WWI love letters returned to Portland family after a journey around the world

WWI love letters returned to Portland family after a journey around the world

It's a story that's been 95 years in the making. A collection of love letters that were written by a soldier in World War I was lost for decades. Now, thanks to the kindness of a couple of strangers, they've found their home in Portland.

The letters written during World War I from a soldier “somewhere in France” to his wife in Phoenix, Arizona reveals the story of what it means to be family.

“I will be thinking of you while I am marching … I will go with the regiment and be discharged. Then home tout de suite to my own darling girl … Will close with all my love to you and baby … Best wishes to all. I am, as ever, your loving Nathan,” Wagoner William “Nathan” Byrd wrote in 1919.

Nathan penned the first letter to his love, Lota, and their baby boy, William, in 1918. Throughout the 25 letters, Nathan tried to span the distance between them.

The story might have ended there, if not for fate.

Lisa Byrd Adajian, Nathan’s granddaughter, has lived in Portland for decades. She’s a math and science teacher by trade. She built a life for herself here; she’s raised a family of her own.

"I just have boxes of photographs everywhere and so it's easy to forget about them,” Adajian said.

She's rarely thought about the roots of her family—until now.

You see, the journey that brought her grandfather's letters, his story, home to her, is as remarkable as the love they reveal.

"They first went to Oklahoma, and then Texas. They were in New Jersey, and now Pennsylvania where I live,” Sheryl Caliguire said.

She’s a complete stranger to the Byrd family.

She told KATU News reporter Hillary Lake over Skype that she found Nathan's letters to Lota in Southern California 30 years ago.

"It was an open shoe box sort of just left there. And I have to believe that it fell into the wrong hands. It didn't mean anything to them,” Caliguire said.

Caliguire wanted to return them. But the only clue she had was the address on the envelopes, which was a road in Phoenix she discovered no longer exists. So she held on to them for sentimental reasons.

"I come from a long line of military people in my family, so that's not something you can throw out,” Caliguire said.

Last year, Caliguire, who lives in Pennsylvania, decided once again to try to retrace history.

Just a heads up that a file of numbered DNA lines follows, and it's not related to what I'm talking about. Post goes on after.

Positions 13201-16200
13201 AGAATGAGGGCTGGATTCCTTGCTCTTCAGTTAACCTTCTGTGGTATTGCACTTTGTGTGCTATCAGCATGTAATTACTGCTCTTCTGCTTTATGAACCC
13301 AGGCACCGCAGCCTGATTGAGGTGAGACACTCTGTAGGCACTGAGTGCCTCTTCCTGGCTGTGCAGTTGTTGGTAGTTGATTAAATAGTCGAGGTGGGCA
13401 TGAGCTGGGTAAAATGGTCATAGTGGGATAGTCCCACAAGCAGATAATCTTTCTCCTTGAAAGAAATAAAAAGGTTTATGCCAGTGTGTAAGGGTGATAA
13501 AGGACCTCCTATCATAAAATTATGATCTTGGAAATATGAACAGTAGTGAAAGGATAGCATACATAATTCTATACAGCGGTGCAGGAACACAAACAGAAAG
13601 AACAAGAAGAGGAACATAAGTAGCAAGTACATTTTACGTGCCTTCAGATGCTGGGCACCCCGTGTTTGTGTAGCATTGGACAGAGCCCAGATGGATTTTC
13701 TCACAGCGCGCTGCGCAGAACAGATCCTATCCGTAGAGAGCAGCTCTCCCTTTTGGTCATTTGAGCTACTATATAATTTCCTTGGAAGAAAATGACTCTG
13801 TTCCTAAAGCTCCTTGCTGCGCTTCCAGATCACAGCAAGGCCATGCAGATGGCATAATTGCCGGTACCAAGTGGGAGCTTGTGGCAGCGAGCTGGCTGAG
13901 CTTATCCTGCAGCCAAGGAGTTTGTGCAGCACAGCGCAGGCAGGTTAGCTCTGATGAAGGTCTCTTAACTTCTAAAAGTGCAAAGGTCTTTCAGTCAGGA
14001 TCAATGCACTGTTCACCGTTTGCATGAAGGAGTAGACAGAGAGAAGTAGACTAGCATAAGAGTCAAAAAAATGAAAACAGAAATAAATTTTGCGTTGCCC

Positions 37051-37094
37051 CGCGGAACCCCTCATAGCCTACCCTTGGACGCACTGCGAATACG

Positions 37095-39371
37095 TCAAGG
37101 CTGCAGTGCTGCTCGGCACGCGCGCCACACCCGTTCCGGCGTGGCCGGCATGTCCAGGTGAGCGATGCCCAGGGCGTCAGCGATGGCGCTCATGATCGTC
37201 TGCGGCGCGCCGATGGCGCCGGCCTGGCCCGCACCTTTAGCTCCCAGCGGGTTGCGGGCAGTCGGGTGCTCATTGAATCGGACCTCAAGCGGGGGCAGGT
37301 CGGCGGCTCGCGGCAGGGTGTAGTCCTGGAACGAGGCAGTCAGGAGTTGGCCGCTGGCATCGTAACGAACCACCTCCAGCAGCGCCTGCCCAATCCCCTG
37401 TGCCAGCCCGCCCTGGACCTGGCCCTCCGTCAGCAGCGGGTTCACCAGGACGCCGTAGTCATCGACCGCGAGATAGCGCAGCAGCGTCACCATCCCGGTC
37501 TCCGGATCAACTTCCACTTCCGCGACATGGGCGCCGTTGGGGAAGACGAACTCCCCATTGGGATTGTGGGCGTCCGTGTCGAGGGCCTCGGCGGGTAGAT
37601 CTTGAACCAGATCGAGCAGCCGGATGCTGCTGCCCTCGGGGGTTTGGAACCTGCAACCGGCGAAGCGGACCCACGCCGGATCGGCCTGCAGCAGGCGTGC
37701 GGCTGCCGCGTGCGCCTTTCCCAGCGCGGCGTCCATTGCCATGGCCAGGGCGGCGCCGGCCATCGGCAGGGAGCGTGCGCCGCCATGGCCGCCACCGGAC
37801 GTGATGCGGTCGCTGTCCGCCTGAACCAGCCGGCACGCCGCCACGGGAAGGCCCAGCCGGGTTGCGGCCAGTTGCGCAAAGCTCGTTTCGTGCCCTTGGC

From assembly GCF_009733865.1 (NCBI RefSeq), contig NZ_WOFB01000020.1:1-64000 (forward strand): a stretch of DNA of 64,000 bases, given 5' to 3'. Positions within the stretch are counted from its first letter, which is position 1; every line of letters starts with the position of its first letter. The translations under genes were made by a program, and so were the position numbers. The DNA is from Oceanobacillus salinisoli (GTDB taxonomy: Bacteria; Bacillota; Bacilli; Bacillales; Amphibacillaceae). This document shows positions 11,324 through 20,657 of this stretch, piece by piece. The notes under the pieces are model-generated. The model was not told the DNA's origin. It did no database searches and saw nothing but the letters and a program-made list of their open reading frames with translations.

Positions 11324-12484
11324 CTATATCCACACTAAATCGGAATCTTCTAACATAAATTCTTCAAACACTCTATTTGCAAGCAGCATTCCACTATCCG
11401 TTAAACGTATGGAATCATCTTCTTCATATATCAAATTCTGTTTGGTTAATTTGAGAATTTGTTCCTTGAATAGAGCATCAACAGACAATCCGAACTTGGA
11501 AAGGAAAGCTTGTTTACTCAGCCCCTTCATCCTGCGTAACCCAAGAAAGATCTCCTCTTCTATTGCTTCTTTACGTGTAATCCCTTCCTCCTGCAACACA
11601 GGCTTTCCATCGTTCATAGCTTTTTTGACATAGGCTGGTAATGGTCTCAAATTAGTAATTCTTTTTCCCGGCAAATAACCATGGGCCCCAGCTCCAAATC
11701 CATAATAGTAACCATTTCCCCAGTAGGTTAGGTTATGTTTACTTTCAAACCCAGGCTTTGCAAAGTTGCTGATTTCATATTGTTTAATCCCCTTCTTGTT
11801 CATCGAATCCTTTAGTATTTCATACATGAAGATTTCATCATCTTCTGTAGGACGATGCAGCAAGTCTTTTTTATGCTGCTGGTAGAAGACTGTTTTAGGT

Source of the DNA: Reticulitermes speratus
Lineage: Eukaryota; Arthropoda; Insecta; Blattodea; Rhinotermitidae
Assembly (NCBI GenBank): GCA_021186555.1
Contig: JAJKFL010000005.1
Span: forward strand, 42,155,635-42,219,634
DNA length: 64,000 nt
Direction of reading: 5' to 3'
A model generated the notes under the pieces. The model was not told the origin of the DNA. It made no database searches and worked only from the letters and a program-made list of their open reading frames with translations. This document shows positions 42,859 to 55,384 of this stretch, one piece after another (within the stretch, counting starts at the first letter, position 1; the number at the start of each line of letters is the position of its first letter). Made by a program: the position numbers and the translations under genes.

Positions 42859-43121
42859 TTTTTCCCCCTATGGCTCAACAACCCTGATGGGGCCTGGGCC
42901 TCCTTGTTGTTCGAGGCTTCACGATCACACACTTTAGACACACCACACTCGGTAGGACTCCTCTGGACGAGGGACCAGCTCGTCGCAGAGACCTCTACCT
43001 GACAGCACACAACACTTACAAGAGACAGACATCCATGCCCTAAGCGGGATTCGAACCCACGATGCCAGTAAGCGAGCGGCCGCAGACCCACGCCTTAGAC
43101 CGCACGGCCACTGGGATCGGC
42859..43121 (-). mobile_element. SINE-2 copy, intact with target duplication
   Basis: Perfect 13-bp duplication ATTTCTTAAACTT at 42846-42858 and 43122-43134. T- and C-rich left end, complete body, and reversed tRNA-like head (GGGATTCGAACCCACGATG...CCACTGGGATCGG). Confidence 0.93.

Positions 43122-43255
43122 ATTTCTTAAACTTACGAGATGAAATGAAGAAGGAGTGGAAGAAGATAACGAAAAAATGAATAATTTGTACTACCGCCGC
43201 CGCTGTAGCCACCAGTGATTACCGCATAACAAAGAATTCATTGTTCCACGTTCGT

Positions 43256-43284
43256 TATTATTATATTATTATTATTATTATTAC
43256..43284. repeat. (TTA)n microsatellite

She turned to the ABC TV station in Phoenix for help.

Kevin Curran, an assignment editor there, found the 1940 census, and a property deed that showed the Byrd family once lived there.

He made a connection to Oregon when he stumbled across a 2005 newspaper obituary for Nathan and Lota's son, William.

That led straight to granddaughter Lisa Byrd Adajian.
 
"It's kind of overwhelming at this point. I'm anxious to read all of them and put all the pieces together,” said Adajian.

And slowly, the shape of her past becomes clearer.

Nathan Byrd drove horse-drawn wagons full of supplies during the war, a task well-suited for a skilled rancher.

He deployed to France as part of the famous "Indianhead" 2nd Infantry Division.

Nathan writes about being away, in the trenches of World War I, all while hanging on to his love for Lota.

"I am getting along all right, and getting plenty to eat and having a very lazy time, but I can't keep from getting homesick and wanting to see all my loved ones at home sometimes,” Nathan wrote.

Chance brought these two stories together. One of Nathan Byrd's past, the other of Lisa Byrd Adajian’s present. Well, chance, and Skype.

Adajian recently had a chance to ask Caliguire about the letters when the two met over Skype.

“I found them a long time ago and I’m so happy you have them,” Caliguire told Adajian.

Caliguire told Adajian her grandfather's letters were left alone, in an open carport in Highland, California. She found them in 1987. Caliguire lived there because her father was stationed at nearby Norton Air force Base. 

And in another strange twist, the women figured out Caliguire lived in the same condominiums’ as Adajian’s grandmother, Lota.
 
Nathan survived war, but he also survived the sinking of the Lusitania, the ship that took him there.

But as the saying goes, there's a fine line between love and hate. And by 1930, his marriage to Lota had died.

"He traveled a lot. So the only story we were ever told is that my grandmother heard that he was having an affair with someone,” said Adajian.

Nathan Byrd passed away from appendicitis two years later in Arizona. But now, his words live on.

"My precious girl I will try to pen you a few lines this afternoon. Did not have a chance to write you last night,” Nathan wrote to Lota.

Tender words, on tattered pages, and a part of the Byrd family history returned to Lisa Byrd Adajian.

"That is what I have longed for ever since I left you. I can't hardly wait for the time to pass,” Nathan wrote.

Adajian plans to find a way to preserve the letters, and she wants to learn more about her grandfather. She's also looking forward to sharing the letters with the rest of her family.